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BW Businessworld

Keynotes On The Economy

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Besides an introduction, there are 25 essays in this volume, divided under four heads: monetary policy and fiscal issues; growth and development; sectoral issues (industry, power, banking, agriculture); and external sector and globalisation. They are all reprints, sometimes redone a bit. The timeline is 2003-08. Originally, some of these were lectures, while others were published in journals such as ICRA Bulletin and the Economic And Political Weekly (EPW). There are two essays (‘Financial Inclusion and Financial Crisis And Its Fallout') whose antecedents are not mentioned. And one essay is based on the abridged recommendations of the National Statistical Commission (NSC).

It is understandable that Rangarajan, former governor of the Reserve Bank of India (RBI) should write on monetary policy and fiscal issues. However, both pre-RBI and post-RBI, he has written on other matters too. Though some of these essays are familiar to most, there is utility in bringing them together.

The issues before 12th Finance Commission (sixth essay) are not remarkably different from those before the 13th Commission. Until a new NSS (National Sample Survey) round is available, 2004-05 is all we have, and Rangarajan's employment elasticities (Essay 11, co-authored with Padma Iyer Kaul and Seema) are still used. The report of NSC (Essay 14) is still relevant. None of these issues has changed for agricultural credit (Essay 18).

"These essays do not focus on a single theme; they cover a wide range. Nevertheless, it is hoped that each essay has sufficient meat to hold the interest of the readers," says the introduction. A wide coverage is desirable. A volume on monetary and fiscal policy alone would have become boring. But a wide variation in quality is not necessarily desirable. As has been mentioned, some of these essays appeared in ICRA Bulletin and EPW. These journals  maintain a threshold level of rigour. The third essay on fiscal responsibility had originally appeared in the Economic Times. But it has been redone for this volume, and also reflects the rigour.

A quote from this essay remains topical. "Some economists and critics have called into question the availability of fiscal restraint, when the public sector investment needs are so large and pressing, and have contended that in the Indian context, it is not fiscal contraction, but fiscal expansion that is growth enhancing…This chapter will argue that staying the course and delivering on the FRBM (fiscal responsibility and budget management) targets is critical to sustaining the current growth momentum." These essays have, therefore, passed through quality control, and the essays based on the 12th Finance Commission and NSC recommendations belong to a different category.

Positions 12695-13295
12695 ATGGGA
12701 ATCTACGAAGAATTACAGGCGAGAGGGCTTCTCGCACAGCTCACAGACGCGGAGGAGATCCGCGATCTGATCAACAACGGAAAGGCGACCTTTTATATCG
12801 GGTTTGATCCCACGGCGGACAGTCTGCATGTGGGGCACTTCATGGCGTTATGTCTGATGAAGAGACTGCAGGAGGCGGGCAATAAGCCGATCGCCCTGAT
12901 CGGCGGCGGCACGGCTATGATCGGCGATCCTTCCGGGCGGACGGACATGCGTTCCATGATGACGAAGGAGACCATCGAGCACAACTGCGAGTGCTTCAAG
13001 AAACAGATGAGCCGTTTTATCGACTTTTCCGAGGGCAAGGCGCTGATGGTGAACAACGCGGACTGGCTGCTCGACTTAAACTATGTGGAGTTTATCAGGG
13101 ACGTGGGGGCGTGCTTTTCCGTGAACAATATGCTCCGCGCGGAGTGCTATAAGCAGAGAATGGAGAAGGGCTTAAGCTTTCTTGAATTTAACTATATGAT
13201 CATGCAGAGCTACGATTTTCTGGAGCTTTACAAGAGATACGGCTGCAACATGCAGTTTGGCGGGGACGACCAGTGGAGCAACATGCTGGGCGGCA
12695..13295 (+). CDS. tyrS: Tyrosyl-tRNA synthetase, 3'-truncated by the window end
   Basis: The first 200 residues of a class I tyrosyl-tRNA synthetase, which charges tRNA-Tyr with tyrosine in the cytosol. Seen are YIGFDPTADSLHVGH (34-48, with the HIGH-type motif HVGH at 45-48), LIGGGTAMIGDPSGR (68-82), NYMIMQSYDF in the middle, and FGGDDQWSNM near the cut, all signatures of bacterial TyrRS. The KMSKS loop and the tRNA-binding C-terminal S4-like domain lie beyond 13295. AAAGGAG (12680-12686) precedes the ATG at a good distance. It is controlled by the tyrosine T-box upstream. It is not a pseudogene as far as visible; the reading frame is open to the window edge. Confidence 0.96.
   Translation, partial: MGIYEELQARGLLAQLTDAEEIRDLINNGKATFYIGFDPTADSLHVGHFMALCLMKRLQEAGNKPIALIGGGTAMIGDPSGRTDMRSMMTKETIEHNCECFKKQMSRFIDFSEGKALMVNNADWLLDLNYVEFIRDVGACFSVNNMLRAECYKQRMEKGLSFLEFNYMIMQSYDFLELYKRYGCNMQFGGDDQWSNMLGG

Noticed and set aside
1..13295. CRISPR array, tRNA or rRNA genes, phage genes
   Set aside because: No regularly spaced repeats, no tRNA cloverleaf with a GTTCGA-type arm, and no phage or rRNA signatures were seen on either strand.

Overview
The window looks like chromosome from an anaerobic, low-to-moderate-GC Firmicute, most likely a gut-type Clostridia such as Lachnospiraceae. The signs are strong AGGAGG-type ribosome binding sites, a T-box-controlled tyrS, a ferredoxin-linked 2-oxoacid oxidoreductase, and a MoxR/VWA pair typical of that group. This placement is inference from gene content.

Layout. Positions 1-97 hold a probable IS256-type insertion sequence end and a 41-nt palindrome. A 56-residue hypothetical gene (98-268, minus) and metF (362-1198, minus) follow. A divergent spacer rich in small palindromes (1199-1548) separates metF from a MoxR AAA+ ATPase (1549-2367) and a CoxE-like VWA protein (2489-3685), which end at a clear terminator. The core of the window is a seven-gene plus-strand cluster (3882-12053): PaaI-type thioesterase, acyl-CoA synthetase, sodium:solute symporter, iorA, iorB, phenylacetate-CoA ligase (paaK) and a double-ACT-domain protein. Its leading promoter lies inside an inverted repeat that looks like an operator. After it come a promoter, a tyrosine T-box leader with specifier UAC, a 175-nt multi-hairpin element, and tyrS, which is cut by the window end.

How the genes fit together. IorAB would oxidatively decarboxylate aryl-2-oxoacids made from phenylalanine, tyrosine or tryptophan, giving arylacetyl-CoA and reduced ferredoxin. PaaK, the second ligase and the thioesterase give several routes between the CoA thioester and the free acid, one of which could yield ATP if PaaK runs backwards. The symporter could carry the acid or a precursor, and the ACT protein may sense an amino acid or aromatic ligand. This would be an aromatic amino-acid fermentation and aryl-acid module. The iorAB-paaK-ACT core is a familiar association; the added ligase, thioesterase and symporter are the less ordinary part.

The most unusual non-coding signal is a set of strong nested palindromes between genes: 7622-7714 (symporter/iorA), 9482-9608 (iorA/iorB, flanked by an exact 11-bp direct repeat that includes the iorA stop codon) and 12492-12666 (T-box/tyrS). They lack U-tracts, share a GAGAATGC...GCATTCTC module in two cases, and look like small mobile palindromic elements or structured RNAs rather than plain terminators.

The problem lies with essays that are lectures and the two whose parentage is not mentioned. One should not castigate all lectures, though. For instance, the Kale Memorial lecture (the first essay on challenges for monetary policy) satisfies every academic test. But others do not. That does not mean one has to be a pedant. Perhaps, those lecture-based essays have sufficient meat to hold you, though they lack rigour. That is a possible null hypothesis. However, empirically tested, it is a hypothesis that is rejected. For example, the average informed economist will find little meat in the ninth essay on economic and social development — a valedictory address delivered at CESS (Centre for Economic and Social Studies). And this is true of some of the other lecture-based essays too.

Stated simply, in an attempt to increase the number of essays in the book, and give it greater length (good for publishers), Rangarajan has mixed chaff with wheat and diluted quality. It becomes worse for the two essays of unspecified parentage. Of these, there is some lean meat in Essay 17 on financial inclusion. But Essay 25 on financial crisis and its fallout is not deserving of Chakravarthi Rangarajan. Not that there is anything wrong in the essay, but it deserves only to be a newspaper article.

Of the 25 essays, 15 are good stuff; 10 are junk grade or thereabouts. As a former teacher, Rangarajan will recognise that 60 per cent meat is pretty good for students of economics and business. And what has been left implicit should be made explicit. These essays are not about theory, though theory and econometrics provide the bedrock. They are about hard-core policy formulation and implementation. True, the essays with meat in them were generally available. But it is a good idea to have them in one place.

Rangarajan should have the last word, with a quote from Essay 25. "It is contended by some that India ‘escaped' from a serious impact of the financial crisis because financial sector reforms were not pushed forward. This is a false assertion."

C. RangarajanAuthor Details
An economist, C. Rangarajan has been a cerebral policymaker of India. A Rajya Sabha member, he has held several key positions in the government. He was governor, Reserve Bank of India (1992-97), and has taught at several institutions in India and abroad. His other books include Indian Economy: Essays on Money and Finance (1998) and Perspectives on Indian Economy (2000).